Jacob’s review published on Letterboxd:
AFI Fest 2021: Movie #4
“You’ll regret this.”
“I’m sure I will.”
What starts off as a fascinating, humorously-observed character portrait becomes a rather standard relationship drama. The Worst Person in the World is told in, as its opening title card promises, a prologue, twelve chapters, and an epilogue; the structure works well in pacing the long timeline of the film’s narrative, but it also makes it all too clear where it gets lost. I felt that this became less about our protagonist in the later chapters, and that shift in focus made me question what the point was all along. Characters that are hard to pin down can be greatly compelling, but that trait is distinct from simply inconsistent writing. I didn’t believe the character arc we saw here, if it was a true arc at all. The protagonist makes so many strong, life-altering decisions for better and for worse that it’s disappointing to conclude with such passivity.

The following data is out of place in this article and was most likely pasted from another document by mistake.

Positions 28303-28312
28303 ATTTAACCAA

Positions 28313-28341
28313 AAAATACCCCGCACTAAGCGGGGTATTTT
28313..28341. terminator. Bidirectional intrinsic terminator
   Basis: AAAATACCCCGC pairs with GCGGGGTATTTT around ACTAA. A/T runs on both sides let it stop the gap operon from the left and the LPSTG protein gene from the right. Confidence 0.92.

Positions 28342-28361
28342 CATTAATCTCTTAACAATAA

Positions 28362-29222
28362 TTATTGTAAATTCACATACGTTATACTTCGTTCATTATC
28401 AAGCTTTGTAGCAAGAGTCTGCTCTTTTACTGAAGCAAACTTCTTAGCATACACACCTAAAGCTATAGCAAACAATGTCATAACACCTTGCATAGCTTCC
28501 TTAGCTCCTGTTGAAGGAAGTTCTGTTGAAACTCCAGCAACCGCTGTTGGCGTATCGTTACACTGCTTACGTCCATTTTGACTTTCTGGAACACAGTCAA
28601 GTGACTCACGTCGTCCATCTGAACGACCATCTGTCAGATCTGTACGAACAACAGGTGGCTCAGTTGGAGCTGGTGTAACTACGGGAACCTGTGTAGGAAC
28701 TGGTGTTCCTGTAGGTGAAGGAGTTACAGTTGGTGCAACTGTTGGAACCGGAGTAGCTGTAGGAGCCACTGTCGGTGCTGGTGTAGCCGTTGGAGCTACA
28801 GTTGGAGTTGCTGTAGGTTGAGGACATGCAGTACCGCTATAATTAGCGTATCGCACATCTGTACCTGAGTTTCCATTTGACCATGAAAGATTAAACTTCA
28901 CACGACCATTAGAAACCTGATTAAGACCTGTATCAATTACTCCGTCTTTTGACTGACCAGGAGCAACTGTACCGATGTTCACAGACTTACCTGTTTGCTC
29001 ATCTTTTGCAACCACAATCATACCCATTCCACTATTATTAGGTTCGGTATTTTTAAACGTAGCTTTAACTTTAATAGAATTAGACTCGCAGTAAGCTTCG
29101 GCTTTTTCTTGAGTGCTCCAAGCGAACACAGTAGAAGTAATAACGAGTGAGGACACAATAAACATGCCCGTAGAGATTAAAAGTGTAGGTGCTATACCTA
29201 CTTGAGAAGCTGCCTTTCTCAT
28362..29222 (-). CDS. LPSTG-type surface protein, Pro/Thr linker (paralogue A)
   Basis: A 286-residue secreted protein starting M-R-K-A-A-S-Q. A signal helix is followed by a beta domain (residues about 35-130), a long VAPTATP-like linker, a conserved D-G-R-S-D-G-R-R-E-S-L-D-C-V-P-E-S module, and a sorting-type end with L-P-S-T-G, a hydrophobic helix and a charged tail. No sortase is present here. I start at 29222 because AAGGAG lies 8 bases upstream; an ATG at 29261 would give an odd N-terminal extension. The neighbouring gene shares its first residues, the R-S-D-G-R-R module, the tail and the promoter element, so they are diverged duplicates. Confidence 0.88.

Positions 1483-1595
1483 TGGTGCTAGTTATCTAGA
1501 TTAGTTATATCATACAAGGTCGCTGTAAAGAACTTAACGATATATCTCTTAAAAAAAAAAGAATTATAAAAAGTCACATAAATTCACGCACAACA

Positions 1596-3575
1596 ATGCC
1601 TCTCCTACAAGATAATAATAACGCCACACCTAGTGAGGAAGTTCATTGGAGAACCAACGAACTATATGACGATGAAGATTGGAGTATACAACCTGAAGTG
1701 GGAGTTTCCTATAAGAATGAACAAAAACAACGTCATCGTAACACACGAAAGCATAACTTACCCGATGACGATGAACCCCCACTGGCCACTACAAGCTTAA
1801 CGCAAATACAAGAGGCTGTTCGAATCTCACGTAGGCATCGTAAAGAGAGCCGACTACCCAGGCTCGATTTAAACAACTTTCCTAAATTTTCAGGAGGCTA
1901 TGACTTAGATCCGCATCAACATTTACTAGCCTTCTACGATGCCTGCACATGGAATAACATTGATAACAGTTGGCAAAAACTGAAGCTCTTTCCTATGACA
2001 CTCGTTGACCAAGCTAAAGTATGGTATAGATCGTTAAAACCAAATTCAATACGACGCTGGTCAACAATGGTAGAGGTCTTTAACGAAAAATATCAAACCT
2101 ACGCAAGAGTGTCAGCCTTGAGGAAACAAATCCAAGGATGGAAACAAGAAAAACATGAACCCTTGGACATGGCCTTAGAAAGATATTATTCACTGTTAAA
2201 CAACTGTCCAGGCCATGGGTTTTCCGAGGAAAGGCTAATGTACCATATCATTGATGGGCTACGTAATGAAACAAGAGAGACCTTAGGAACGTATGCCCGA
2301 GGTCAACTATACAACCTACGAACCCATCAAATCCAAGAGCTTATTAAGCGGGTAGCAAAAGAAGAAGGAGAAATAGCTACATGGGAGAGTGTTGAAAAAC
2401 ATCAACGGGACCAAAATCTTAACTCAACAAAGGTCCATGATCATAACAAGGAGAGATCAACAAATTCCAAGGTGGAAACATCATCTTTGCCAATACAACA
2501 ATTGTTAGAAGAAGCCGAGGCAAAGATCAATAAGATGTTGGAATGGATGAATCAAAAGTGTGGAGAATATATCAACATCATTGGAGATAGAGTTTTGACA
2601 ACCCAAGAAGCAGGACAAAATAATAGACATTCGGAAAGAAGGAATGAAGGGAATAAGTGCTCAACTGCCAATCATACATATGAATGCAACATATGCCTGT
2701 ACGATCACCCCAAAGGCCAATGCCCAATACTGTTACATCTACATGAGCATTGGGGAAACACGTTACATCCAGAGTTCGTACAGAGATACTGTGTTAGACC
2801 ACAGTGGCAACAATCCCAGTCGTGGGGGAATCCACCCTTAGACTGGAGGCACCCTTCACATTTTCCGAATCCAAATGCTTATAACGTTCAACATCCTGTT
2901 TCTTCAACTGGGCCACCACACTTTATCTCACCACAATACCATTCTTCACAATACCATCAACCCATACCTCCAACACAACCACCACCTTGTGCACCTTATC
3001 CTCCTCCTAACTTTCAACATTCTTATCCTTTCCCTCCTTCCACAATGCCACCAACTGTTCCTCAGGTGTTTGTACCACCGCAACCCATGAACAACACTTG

Its final chapters are where it loses me, but for a good while, The Worst Person in the World is a fantastic watch. An excellent lead performance tied to Trier’s consistently great direction gives the work a sense of confidence that’s hard to find elsewhere. The humor is smart and unexpected, and it’s often funniest in times of conflict. For a time, I really understood this character and the journey she was on to find someone, something, anything that she could truly call her own. I just wish we had gotten to know her better instead of taking such a large step back.